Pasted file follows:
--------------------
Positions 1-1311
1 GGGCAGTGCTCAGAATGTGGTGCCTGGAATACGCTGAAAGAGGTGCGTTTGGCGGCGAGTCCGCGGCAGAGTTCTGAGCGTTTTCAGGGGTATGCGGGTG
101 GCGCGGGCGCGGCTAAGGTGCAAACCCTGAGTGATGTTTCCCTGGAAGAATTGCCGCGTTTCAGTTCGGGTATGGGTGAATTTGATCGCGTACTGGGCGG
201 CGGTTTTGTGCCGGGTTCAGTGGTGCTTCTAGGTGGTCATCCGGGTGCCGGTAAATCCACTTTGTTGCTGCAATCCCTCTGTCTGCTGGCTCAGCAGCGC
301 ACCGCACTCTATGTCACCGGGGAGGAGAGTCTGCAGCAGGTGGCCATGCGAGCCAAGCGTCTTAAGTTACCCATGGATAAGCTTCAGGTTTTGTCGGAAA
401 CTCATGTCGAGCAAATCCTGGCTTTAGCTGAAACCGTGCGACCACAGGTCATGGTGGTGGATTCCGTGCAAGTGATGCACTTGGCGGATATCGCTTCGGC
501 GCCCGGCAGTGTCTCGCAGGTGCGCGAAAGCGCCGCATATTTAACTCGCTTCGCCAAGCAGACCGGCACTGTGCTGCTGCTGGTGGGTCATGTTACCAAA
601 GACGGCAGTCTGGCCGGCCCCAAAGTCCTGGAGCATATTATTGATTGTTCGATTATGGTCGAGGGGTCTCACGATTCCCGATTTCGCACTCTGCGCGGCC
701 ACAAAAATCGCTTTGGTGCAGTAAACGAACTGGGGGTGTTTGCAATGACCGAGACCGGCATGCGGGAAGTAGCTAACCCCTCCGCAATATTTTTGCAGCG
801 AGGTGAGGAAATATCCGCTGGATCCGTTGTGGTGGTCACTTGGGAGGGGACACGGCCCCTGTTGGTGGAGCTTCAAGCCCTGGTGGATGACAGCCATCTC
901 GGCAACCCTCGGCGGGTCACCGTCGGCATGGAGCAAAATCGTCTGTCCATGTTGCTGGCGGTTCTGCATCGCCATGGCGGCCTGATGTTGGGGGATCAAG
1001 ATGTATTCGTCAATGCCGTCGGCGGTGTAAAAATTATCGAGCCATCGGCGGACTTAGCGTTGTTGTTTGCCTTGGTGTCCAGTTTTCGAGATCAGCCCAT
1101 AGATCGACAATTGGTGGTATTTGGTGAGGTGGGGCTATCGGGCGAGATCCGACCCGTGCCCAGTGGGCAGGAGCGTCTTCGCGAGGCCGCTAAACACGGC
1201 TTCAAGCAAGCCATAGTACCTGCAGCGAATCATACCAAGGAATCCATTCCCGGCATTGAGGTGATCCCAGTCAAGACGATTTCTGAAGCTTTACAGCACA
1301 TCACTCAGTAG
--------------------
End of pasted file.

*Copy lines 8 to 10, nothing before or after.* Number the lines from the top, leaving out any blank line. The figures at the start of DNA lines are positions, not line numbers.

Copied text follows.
601 GACGGCAGTCTGGCCGGCCCCAAAGTCCTGGAGCATATTATTGATTGTTCGATTATGGTCGAGGGGTCTCACGATTCCCGATTTCGCACTCTGCGCGGCC
701 ACAAAAATCGCTTTGGTGCAGTAAACGAACTGGGGGTGTTTGCAATGACCGAGACCGGCATGCGGGAAGTAGCTAACCCCTCCGCAATATTTTTGCAGCG
801 AGGTGAGGAAATATCCGCTGGATCCGTTGTGGTGGTCACTTGGGAGGGGACACGGCCCCTGTTGGTGGAGCTTCAAGCCCTGGTGGATGACAGCCATCTC